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Christmas Mysteries: A Sherlock Carol @MaryleboneTHLDN

A mash-up of Charles Dickens's A Christmas Carol and Arthur Conan Doyle's Sherlock Holmes would seem an unlikely pairing. Yet it provides a surprisingly fun Christmas-themed adventure. These two Victorian tales (albeit separated by about 40 years) provide the basis for an inspired adventure at Christmastime that just also happens to turn out to be a murder mystery as well. With lavish costumes, a few spooky set pieces and some good old-fashioned stage trickery with lights and a lot of smoke machines, it is hard to resist. It returns to the Marylebone Theatre for Christmas after a run there last year.  The premise is that after Holmes sees off the criminal mastermind Professor Moriarty, he is left adrift in London. People thought he was dead, and he might as well be. Disinterested in the misdeeds of other Londoners, Holmes has even given up on his friend Dr Watson. It's almost as if he has become a Scrooge. Or half a Scrooge, moping about shouting, "bah" in respon
Theatre and the rest: Blood Wedding

Following my meeting with a stranger on the train, I was invited to see last night's production of Federico García Lorca's play Blood Wedding at the Almeida Theatre. There are two Garcia Lorca plays playing in London at the moment (I am seeing the other on Monday), but this one has movie star Gael García Bernal in it so the entire season has sold out. I was very chuffed to be going... Strangers on a train can lead to all sorts of interesting adventures...

It is a great production with a terrific international cast. García Bernal plays the man who steals a bride away on her wedding day. He is such a terriffic actor and just oozes sex you can almost forgive the bride for running off with him (although at the end you will still be muttering "bitch" about her)... Later, some people had quipped they didn't understand what all the fuss is about García Bernal is, but if you had sat in fourth row like I did with an unusual sightline that led you directly to his packed lunch you could start to appreciate what all the fuss was about... Well theatre is very upfront, intimate and personal...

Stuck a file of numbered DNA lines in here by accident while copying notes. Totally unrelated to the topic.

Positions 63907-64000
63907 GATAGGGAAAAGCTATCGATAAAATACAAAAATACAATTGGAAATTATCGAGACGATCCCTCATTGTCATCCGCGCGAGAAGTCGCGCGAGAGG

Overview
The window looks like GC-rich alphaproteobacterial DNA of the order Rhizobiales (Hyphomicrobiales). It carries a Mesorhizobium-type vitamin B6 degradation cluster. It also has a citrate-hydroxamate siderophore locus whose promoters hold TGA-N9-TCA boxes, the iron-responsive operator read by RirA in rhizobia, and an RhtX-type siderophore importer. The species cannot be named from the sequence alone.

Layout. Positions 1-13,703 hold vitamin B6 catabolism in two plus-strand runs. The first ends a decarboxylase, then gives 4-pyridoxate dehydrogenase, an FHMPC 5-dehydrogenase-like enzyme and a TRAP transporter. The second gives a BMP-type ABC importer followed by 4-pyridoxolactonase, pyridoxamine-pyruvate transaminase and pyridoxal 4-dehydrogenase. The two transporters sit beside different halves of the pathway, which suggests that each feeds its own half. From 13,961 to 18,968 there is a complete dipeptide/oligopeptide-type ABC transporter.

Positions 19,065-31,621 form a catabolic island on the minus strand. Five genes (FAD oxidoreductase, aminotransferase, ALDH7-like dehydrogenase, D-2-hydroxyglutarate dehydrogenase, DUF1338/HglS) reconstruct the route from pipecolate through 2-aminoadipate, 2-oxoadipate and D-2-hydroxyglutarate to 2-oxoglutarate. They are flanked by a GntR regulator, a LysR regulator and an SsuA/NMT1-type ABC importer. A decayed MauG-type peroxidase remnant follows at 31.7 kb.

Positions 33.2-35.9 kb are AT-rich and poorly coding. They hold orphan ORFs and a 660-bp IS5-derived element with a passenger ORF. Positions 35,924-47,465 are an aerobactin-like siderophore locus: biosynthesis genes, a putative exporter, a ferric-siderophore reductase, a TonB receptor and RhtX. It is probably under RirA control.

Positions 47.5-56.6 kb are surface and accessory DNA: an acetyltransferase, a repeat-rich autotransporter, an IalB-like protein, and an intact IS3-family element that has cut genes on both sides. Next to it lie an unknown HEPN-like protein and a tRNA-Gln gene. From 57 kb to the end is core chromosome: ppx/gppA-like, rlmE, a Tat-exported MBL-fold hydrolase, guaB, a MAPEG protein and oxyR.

I found the play really got under your skin dealing with emotions of love, betrayal and passion. It all seemed so Spanish, yet this production also kept the location a little more ambiguous. In the end I decided before catching Monday's play I was going to have to find out as much about Garcia Lorca as possible. Afterall he was gay Spanish and killed by Franco supporters during the civil war... There is definitely an interesting story there...

The play ran for 90 minutes without interval which worked very well I thought. Afterwards I managed to grab dinner with my new friend from the train. There was general conscensus that the drama in ones own life paled into comparison to that of a small Spanish village about to hold a wedding. Although letting slip that I had spent Tuesday searching for details about him onGoogle suggested that one could create some sense of high jinx when necessary.

Today at work colleagues suggested that one shouldn't draw attention to one's efforts to get the lowdown on people, and especially to make references to reading minutes published on the internet of board meetings they attend. Have made mental note not to do that in future, unless engaging in investigative journalism rather than investigative dating. In the end it didn't seem to matter much... Dinner lasted well past midnight...

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